Local congregations hold prayer walk to support schools, teachers

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Local churches came together to pray for a safe and successful school year on Sunday, just before the fall semester started for KISD students.

First Baptist Church senior pastor Dr. Glenn Young said the event was a collaborative effort between churches.

“This was our second year,” Young said. “Last year we worked with Pastor Love and New Birth Church and they participated again this year. Several of us came together and we had a pretty good turnout. We finished the day at the middle school. All of the campuses were open for an hour and multiple churches were involved.”

Young explained the event was intended to show support for school staff and administrators while praying for everyone who would use the school facilities during the semester. The support didn’t begin and end with the Sunday event, however.

“Various churches have been doing things as teachers have prepared for the school year, bringing breakfast up to the school, whatever they needed. On Sunday, teachers were getting rooms prepped and (assistant superintendent) Richard Nash helped with that, he made the campuses open between 4 and 5 p.m. We prayed for the students, teachers and administrators,” Young said.

Young emphasized churches are only interested in showing support for KISD.

“We’ve made a point of saying ‘you guys are the experts on education.’ We just say ‘what do you need and what do you want?’”

In a time when both schools and churches have been the targets of violence, Young said it is important to have faith in first responders while remembering to pray.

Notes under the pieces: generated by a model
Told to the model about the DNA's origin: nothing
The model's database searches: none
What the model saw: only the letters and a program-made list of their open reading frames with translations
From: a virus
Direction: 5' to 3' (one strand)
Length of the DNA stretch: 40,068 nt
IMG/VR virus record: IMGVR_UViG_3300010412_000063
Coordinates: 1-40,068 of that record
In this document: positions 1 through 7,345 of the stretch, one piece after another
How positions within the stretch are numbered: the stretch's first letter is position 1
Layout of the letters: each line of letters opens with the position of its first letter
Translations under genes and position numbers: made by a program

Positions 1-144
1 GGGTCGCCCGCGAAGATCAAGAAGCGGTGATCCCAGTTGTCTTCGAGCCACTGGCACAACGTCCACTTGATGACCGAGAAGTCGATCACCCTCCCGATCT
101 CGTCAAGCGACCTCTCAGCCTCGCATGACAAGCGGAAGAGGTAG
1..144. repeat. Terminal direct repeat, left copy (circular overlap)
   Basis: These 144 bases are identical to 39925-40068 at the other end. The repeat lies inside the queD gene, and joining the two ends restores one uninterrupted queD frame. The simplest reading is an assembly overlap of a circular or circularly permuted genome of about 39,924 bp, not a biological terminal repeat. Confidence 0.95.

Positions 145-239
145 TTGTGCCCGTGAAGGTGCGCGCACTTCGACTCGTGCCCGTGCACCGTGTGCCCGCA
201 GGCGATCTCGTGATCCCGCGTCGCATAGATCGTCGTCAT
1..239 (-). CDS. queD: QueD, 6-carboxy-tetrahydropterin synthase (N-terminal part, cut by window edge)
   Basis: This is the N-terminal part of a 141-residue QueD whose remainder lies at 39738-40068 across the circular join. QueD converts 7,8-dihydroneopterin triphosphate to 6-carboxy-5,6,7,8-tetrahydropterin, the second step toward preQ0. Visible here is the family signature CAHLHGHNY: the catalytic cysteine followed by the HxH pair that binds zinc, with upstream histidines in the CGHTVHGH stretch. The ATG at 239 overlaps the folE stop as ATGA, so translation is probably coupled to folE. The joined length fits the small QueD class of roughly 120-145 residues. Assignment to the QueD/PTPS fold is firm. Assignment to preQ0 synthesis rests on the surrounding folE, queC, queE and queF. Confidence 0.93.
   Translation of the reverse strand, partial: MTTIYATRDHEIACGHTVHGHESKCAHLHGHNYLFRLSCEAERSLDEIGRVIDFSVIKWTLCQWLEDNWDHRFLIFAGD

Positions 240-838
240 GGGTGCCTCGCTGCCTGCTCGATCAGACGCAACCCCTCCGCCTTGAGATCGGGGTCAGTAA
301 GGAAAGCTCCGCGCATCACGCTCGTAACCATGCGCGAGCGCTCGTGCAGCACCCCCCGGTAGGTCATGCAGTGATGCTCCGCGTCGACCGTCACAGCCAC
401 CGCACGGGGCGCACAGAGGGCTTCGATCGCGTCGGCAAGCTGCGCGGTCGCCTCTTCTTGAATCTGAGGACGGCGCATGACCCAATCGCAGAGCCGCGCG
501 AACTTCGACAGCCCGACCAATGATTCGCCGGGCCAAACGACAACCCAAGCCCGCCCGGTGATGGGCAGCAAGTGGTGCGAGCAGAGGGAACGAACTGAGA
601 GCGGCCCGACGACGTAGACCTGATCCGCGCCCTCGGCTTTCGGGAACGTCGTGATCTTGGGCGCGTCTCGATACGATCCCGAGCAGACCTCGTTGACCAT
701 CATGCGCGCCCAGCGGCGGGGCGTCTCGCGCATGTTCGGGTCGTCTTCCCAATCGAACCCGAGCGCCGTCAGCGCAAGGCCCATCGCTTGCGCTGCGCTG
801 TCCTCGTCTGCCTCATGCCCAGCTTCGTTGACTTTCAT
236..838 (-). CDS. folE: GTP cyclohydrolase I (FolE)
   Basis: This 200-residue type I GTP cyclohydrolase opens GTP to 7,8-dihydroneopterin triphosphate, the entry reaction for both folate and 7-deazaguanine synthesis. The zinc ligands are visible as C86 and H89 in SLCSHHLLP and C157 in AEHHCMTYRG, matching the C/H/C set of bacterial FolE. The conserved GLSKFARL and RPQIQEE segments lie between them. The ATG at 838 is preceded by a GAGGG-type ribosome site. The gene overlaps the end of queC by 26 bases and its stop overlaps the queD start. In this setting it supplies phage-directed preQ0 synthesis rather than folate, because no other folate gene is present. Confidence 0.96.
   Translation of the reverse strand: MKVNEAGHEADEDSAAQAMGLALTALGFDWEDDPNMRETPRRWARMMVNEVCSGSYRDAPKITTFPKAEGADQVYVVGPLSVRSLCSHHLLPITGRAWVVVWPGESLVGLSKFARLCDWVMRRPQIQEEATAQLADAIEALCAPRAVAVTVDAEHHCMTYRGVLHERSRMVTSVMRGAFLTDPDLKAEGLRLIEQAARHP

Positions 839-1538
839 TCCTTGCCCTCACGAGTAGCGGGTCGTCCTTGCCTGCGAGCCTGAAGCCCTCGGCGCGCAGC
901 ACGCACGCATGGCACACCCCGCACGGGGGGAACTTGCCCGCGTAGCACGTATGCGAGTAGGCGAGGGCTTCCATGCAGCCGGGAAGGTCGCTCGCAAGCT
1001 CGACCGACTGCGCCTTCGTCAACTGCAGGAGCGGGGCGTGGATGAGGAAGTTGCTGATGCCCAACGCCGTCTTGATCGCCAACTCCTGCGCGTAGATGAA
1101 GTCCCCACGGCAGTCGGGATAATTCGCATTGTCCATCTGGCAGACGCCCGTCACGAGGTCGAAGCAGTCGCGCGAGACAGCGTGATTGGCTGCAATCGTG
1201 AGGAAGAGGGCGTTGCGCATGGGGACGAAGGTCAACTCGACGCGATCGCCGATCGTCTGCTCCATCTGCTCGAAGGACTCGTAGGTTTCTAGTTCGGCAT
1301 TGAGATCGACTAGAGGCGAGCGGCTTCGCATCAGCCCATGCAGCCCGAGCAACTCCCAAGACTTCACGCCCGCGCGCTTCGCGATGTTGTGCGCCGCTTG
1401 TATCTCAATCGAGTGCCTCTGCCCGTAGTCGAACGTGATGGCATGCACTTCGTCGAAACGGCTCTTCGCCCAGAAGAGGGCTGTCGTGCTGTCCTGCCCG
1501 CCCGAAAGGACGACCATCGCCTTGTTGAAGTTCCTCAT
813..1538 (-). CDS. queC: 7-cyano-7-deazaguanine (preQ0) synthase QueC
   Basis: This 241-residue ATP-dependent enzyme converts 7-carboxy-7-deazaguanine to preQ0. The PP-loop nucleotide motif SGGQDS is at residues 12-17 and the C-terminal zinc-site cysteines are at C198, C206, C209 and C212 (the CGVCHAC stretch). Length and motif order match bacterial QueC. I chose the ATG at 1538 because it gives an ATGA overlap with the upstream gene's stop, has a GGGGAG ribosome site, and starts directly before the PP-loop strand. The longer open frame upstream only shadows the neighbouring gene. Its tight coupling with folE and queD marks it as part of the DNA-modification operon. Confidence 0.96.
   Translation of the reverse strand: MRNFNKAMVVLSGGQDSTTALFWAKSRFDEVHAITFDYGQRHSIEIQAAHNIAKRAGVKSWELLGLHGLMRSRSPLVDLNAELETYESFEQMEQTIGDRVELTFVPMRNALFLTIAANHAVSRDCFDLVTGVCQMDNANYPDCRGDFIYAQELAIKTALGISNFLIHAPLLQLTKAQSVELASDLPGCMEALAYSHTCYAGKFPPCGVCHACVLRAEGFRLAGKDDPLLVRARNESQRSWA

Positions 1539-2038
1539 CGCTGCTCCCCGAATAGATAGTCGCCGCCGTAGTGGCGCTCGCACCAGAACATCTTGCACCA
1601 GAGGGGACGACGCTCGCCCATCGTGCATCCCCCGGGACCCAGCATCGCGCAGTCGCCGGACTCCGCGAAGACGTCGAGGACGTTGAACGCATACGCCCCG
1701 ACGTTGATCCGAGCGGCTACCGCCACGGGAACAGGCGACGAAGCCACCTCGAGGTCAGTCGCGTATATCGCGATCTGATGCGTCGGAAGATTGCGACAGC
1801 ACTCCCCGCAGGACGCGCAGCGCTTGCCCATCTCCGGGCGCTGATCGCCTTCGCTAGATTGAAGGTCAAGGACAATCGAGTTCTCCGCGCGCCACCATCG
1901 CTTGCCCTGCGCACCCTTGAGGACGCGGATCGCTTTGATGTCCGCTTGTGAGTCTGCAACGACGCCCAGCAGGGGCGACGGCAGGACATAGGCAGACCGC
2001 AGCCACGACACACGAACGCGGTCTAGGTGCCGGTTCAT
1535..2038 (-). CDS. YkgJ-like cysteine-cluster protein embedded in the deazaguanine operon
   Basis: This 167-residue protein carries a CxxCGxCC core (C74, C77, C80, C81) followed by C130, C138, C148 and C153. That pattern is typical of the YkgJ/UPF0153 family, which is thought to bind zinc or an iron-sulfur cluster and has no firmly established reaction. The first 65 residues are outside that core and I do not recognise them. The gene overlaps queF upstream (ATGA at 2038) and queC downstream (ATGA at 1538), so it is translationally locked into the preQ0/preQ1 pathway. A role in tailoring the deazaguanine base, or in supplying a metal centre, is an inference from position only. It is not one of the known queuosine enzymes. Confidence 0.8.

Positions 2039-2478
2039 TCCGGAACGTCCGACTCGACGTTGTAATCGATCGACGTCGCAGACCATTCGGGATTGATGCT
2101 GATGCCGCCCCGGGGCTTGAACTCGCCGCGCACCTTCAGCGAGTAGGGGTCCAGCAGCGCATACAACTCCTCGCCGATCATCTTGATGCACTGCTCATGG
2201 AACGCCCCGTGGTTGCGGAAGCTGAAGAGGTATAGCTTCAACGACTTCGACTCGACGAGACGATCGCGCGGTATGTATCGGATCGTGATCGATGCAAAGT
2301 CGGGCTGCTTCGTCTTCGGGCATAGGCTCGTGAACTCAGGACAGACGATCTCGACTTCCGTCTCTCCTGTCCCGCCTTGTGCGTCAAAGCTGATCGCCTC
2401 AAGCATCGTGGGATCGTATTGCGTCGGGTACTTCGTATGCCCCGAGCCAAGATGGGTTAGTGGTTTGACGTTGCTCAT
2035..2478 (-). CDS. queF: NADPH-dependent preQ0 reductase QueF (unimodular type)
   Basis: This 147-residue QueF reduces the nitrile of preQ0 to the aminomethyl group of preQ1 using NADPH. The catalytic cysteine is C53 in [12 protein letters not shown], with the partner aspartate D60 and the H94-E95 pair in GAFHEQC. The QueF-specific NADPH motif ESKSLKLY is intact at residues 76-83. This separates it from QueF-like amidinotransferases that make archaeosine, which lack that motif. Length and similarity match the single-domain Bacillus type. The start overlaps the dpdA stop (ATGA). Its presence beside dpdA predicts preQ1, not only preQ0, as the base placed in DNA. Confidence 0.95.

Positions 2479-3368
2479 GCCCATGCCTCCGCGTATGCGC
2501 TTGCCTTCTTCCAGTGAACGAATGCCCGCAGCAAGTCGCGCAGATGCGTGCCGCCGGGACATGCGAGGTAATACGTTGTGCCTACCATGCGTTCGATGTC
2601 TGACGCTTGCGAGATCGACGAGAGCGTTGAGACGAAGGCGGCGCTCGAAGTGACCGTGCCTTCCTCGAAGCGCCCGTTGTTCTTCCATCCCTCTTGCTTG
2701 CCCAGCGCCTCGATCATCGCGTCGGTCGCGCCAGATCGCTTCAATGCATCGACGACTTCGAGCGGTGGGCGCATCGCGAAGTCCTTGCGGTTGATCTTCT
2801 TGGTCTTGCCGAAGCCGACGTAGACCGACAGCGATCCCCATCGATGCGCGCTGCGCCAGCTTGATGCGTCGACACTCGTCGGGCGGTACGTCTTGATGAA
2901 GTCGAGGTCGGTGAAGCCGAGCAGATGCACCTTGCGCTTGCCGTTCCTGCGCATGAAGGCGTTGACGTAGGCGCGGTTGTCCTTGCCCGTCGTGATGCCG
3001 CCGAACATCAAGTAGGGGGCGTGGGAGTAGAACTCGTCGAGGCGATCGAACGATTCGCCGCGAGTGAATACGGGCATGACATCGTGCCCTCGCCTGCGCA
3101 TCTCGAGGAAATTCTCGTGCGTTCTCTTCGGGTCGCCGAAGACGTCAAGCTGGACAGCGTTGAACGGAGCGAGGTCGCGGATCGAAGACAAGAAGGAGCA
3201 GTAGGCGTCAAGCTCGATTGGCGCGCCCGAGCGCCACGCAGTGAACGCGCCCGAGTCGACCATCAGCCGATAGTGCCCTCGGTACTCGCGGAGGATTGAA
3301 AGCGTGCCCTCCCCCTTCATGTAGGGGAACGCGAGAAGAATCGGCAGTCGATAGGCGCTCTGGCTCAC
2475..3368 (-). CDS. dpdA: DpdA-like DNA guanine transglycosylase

“Our police department has done a great job on working with local churches on being prepared, but beyond the physically prepared, we felt a strong sense to be spiritually prepared and to be praying for those campuses. It’s important to take the necessary precautions but to be praying as well. Prayer taps into things that we don’t have control over. We need to be good stewards of what we can control and pray about what we can’t control.”

Supporting teachers was a primary goal of the prayer walk, Young said.

“There were 12 or 13 churches represented. Each of those churches has students and teachers and administrators in the school, so visually it’s good to for teachers to see they are not alone. One of the things I realized is if my kid comes home from school and says ‘I had a good day’, I leave it at that. But if he comes home and says ‘I had a bad day’, I call the school. Teachers only hear about problems and not good things so we wanted to let them know they have our support,” Young said.

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